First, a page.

When I’m looking for inspiration for a post, I occasionally wander through the ABS website. If you’ve never tried it – have a look! It’s amazing what you can find there. So the Actuaries Digital editorial team asked me when I was going to post about the census. Sadly the ABS’ official release date of 27 June almost exactly coincided with my busiest period at work (our company has a 30 June year end), so I still haven’t had a chance to really play around with 2016 data.
In the meantime, I’ve been playing with a tool that has been around for a while, but I hadn’t seen before – Census table builder. It even has a map visualisation function, which is very easy to use. In line with my previous interest in private and government schools, I’ve made a map of proportion of children who went to government high schools in 2011 (2016 data isn’t fully available yet). You can (for free) pick up all sorts of different statistics about the population, and look at absolute values as well as proportional values, by a variety of different geographical categorisations.
Playing with the very cool map views there led me to a few other cool map views I’ve come across lately.
The University of NSW has been analysing cycling data from people who use Rider log app. The graph below shows the bikes in Sydney at 7pm (on average). It does show the effectiveness of the bike paths – they are so obvious in the map, with cycling deserts also quite obvious. And if you look closely, you can see people riding around Centennial Park, over and over.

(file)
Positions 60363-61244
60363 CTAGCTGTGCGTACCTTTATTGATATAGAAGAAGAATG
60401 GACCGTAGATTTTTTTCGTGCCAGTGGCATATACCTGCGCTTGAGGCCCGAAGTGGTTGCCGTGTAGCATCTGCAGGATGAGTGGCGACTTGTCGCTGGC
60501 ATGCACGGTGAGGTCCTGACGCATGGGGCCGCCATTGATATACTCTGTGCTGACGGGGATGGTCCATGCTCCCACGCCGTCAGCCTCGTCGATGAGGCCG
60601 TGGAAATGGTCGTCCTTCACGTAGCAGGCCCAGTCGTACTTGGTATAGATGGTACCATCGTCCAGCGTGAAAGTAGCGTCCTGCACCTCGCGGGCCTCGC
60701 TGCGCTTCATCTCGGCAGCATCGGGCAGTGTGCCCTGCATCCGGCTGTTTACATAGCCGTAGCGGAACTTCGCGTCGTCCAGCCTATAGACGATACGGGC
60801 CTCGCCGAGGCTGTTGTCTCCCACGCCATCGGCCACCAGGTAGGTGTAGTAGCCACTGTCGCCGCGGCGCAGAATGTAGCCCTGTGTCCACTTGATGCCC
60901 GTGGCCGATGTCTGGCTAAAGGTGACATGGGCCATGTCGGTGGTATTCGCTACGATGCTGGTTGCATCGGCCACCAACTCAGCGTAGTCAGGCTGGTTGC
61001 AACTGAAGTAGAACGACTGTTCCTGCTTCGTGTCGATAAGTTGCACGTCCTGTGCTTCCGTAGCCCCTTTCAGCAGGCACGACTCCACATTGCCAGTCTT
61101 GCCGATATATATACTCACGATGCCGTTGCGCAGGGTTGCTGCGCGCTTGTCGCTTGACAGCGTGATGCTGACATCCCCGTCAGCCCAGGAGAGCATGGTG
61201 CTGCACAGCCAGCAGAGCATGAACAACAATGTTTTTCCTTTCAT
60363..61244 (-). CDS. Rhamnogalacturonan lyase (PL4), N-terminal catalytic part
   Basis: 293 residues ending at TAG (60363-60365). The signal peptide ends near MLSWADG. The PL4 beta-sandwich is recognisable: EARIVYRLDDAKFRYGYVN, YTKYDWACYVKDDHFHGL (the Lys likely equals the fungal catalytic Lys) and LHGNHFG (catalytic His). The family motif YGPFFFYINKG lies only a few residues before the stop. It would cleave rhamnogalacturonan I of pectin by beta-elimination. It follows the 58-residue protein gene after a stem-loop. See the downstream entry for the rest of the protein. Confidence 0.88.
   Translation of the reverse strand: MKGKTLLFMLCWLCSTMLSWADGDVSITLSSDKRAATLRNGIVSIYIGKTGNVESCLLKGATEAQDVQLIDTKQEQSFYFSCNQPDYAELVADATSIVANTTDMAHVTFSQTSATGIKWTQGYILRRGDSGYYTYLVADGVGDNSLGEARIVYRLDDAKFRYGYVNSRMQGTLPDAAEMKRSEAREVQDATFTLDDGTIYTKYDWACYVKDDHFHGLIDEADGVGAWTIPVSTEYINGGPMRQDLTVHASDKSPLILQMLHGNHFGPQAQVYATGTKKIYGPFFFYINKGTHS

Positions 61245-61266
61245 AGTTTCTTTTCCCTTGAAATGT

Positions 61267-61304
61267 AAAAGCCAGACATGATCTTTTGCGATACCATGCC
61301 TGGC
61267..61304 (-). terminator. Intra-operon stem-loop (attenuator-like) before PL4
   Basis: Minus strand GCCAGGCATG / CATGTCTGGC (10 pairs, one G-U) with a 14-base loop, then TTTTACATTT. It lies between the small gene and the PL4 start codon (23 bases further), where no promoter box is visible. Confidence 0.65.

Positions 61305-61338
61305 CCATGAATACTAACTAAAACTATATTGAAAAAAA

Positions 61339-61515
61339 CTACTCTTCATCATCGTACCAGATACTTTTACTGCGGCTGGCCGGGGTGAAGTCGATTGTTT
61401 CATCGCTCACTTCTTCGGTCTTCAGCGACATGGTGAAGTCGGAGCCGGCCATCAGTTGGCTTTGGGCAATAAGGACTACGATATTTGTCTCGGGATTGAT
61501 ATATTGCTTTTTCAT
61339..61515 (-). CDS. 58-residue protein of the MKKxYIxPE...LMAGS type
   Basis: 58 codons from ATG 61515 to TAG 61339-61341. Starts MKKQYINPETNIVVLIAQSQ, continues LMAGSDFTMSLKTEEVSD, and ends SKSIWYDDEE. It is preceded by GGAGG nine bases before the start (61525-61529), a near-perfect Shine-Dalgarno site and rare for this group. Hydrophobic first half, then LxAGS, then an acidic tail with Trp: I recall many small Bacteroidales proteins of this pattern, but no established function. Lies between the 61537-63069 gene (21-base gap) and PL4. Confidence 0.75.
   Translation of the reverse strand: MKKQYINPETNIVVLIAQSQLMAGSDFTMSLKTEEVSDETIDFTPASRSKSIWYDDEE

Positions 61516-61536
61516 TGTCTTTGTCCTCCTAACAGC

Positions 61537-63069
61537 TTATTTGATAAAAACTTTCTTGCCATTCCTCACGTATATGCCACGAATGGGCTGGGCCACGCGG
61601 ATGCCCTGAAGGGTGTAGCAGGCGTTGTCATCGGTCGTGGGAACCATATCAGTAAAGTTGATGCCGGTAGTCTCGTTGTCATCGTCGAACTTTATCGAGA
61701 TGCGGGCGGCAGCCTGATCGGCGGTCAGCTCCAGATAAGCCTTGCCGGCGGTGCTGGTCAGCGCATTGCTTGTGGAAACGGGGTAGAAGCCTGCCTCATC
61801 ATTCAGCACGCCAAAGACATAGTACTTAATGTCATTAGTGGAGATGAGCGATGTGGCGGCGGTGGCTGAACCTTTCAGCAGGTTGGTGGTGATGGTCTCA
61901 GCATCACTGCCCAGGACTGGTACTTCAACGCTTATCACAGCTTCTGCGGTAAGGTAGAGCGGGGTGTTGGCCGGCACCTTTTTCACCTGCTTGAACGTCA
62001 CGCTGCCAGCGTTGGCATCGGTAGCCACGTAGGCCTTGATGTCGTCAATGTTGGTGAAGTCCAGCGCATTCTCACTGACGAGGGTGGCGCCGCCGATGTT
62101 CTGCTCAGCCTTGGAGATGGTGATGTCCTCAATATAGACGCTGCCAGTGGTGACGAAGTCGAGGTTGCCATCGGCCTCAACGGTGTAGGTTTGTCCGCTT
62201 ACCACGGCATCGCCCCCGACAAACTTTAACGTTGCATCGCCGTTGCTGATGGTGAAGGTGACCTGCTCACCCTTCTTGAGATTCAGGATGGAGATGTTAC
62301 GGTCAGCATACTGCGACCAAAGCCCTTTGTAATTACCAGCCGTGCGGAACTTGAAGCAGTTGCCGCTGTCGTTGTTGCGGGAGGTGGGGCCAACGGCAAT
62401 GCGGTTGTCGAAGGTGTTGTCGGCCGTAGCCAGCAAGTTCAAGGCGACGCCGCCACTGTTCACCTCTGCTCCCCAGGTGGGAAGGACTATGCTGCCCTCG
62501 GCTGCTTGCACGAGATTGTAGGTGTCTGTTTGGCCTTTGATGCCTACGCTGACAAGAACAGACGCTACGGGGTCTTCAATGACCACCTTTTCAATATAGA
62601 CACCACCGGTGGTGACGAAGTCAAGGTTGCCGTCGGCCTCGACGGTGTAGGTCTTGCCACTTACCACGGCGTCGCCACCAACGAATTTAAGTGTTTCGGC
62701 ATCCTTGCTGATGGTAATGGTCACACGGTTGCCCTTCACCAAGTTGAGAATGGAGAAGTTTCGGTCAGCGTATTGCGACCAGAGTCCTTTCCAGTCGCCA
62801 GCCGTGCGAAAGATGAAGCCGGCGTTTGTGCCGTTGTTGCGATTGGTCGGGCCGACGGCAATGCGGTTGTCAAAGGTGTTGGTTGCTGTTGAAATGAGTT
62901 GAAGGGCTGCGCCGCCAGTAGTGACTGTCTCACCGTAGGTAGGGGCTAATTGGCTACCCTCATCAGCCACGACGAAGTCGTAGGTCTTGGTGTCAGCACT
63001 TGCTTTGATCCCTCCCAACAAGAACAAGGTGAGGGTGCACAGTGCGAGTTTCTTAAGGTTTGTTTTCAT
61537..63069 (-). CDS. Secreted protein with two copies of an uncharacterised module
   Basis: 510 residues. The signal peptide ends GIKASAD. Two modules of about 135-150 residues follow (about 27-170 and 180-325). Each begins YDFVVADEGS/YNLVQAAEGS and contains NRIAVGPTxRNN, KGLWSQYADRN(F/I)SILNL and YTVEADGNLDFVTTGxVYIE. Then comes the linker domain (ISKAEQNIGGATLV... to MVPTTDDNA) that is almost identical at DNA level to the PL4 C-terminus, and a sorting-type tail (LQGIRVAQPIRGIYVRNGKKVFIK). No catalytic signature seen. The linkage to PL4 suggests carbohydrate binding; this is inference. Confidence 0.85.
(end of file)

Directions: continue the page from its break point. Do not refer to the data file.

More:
And Uber has just released (at Uber Movement) statistics of Sydney travel times, showing travel times at different times and dates, and enabling a whole lot of different ways to analyse them.
This graph shows the average travel time from my work to Kirribilli during the weekday evening peak. Interesting thing for me was that the places that are within 5 minutes of my work included a small part of the eastern suburbs – apparently the cross city tunnel does work in some situations.
What interesting data visualisations have you come across lately?
I share the indignation of many of my friends and colleagues at the completely useless Postal Survey into Gay Marriage. HILDA, the most comprehensive longitudinal survey of Australians, reveals that 67% of women and 59% of men agree that homosexual couples should have the same marriage, parenting and employment rights as heterosexual couples. So a survey (if properly conducted to sample all Australians) is unlikely to result in a no outcome.
Unlike most, though, I’m also indignant for the ABS. In an environment when the ABS continues to have big funding cuts every year, surely there was a a better way the ABS could use $122m. In the age of big data, the ABS could be a national treasure. But not if it is distracted running a vote that is a “survey” purely for political reasons and not its core business.